Were you a weird kid?
I’m a regular listener to the podcast Rune Soup hosted by Gordon White. If you enjoy listening to DruidCast I would thoroughly recommend checking Gordon’s show out – great guests and thought-provoking discussions. The first question he asks his guests is Were you a weird kid?
[fusion_builder_container hundred_percent=”yes” overflow=”visible”][fusion_builder_row][fusion_builder_column type=”1_1″ background_position=”left top” background_color=”” border_size=”” border_color=”” border_style=”solid” spacing=”yes” background_image=”” background_repeat=”no-repeat” padding=”” margin_top=”0px” margin_bottom=”0px” class=”” id=”” animation_type=”” animation_speed=”0.3″ animation_direction=”left” hide_on_mobile=”no” center_content=”no” min_height=”none”]
I was listening to the latest episode as I drove to the OBOD office this morning and began to wonder what I would say if he were to ask me that question. I was definitely different. I was a gentle child and hated violence of any kind. This really came home to me when I was out with friends one day. We were playing on one of the barren stretches of land I spoke about in a recent article. It was late Autumn and the floor was littered with fallen apples. So, what do a group of young boys do? They play war. We chose our sides, and retreat to our camps. Then each group invaded the others space. Our weapons? Apples. Thrown. Really hard. I’ll say right now that a swiftly thrown apple hurts. But that was the point. As the game progressed my lack of enthusiasm was noted by the other boys, until one of them said, “You’re really different.” I took that as a compliment.
As I say, I was gentle. But I was also 6 feet tall by the time I was 15, and therefore was an obvious target for shorter bullies at school. I guess it made them feel stronger, picking on a giant who, no matter what the antagonism, wouldn’t fight. I also had a secret weapon. My tongue. My words got me through many a sticky moment. By the time I left school most of the troublesome kids would stick up for me. “Don’t pick on Smiffy, he’s alright he is. Makes us laugh.” Boom.
[/fusion_builder_column][fusion_builder_column type=”1_1″ background_position=”left top” background_color=”” border_size=”” border_color=”” border_style=”solid” spacing=”yes” background_image=”” background_repeat=”no-repeat” padding=”” margin_top=”0px” margin_bottom=”0px” class=”” id=”” animation_type=”” animation_speed=”0.3″ animation_direction=”left” hide_on_mobile=”no” center_content=”no” min_height=”none”]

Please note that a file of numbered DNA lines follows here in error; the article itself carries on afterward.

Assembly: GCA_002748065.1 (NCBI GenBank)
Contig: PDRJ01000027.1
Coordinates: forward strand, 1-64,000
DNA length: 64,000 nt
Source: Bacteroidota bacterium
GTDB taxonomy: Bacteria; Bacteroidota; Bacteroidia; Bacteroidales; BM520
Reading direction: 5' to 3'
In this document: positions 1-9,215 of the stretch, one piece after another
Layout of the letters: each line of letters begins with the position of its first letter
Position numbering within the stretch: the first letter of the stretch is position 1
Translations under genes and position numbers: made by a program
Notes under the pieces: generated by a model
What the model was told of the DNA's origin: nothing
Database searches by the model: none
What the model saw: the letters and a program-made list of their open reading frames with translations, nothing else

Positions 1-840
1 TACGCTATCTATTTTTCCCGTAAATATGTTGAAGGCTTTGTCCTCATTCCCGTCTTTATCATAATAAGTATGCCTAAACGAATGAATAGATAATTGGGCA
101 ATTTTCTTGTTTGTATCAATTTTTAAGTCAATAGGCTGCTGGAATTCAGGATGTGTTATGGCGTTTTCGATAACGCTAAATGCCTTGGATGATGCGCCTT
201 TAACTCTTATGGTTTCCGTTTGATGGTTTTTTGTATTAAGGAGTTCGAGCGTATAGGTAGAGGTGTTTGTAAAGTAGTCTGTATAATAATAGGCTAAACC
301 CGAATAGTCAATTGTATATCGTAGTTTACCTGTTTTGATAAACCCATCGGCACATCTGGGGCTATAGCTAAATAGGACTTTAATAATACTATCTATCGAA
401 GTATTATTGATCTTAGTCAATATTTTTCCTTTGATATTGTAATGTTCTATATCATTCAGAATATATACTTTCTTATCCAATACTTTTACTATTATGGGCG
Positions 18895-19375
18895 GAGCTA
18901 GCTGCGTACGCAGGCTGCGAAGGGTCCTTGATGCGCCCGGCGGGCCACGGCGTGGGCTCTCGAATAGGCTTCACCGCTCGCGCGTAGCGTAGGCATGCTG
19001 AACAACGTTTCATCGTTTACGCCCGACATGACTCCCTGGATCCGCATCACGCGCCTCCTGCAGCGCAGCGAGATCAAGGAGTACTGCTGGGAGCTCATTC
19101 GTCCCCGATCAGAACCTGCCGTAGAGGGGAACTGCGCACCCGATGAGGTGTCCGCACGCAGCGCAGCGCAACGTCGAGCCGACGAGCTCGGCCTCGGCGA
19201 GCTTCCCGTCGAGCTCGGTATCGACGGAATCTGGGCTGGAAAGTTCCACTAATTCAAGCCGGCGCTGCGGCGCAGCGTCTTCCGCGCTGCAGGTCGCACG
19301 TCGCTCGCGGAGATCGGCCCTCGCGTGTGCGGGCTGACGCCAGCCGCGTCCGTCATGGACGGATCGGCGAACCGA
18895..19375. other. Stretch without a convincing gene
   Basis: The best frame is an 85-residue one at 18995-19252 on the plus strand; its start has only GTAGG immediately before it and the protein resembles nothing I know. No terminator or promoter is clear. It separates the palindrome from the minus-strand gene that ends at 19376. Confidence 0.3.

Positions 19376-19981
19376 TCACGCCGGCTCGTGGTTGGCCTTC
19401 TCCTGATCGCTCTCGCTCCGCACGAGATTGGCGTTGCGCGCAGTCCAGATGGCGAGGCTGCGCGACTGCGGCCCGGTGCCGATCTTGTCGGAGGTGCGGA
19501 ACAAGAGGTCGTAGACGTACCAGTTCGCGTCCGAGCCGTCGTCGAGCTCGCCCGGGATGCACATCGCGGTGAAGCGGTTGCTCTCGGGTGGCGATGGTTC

I had a really active imagination from an early age. So active that my parents were once called into school and asked by my teacher to “curb my imagination”. Maybe it was the secret brother I had. You know. The one that lived in the caravan. The innocent ponderings of an only child, but they had to go. Apparently.
My imagination got me into other trouble.
I loved little worlds. One of my favourite toys was my Action Man, but I loved worlds much smaller than that. So much so that I kept asking for a Doll’s House. I didn’t see the problem with that. All of those little rooms! But this was the very early 70s. The age of Love thy Neighbour, and boys should be in blue, be tough, shake hands, and grow up to be footballers. But in the end my parents bought me a Doll’s House, but they got so much stick for it from some of their friends that me and my Dad negotiated that he should adapt it to become a castle. I got that. I was fed up with having the piss taken out of me anyway by then, so out came the hacksaw, and Caer Smiffy was born.
Those little worlds though. I knew there were things, small things, that lived in the garden, under the old apple tree, in the hedgerows. Because of the Doll’s house I was accused of being a, yes, I think the word was poofter (oh the 70s), by friends, and to be honest a couple of their parents, who should have known better, but didn’t. What nobody knew or saw were the ghosts that walked the corridors and rooms of that little Doll’s House. The portrait on the wall whose eyes had seen everything. The knocking on the wardrobe door. The dark cupboard. My imagination was filled with wonder, but also shadows. And a deep belief, that I still hold to this day, in the power of Magic and the Fey. I’ve talked with the Fey for as long as I can remember. Most of the other kids ‘grew out of it’, but I just got more interested. I wonder if my parents still think this is just a phase I’m going through… As I grew into a teenager so my bookshelf became populated by books on the supernatural, the occult, the Golden Dawn, psychism, magic. I found a book club called Encounters that I joined straight away, and more books came.
So yes, I was a weird kid.
I was playing a gig a few months ago, looked out into the audience and said, “So this is where all the kids who didn’t fit in at school ended up.”
The response was a resounding cheer.
Seems I’m not the only one who doesn’t have a problem with that idea.[/fusion_builder_column][/fusion_builder_row][/fusion_builder_container]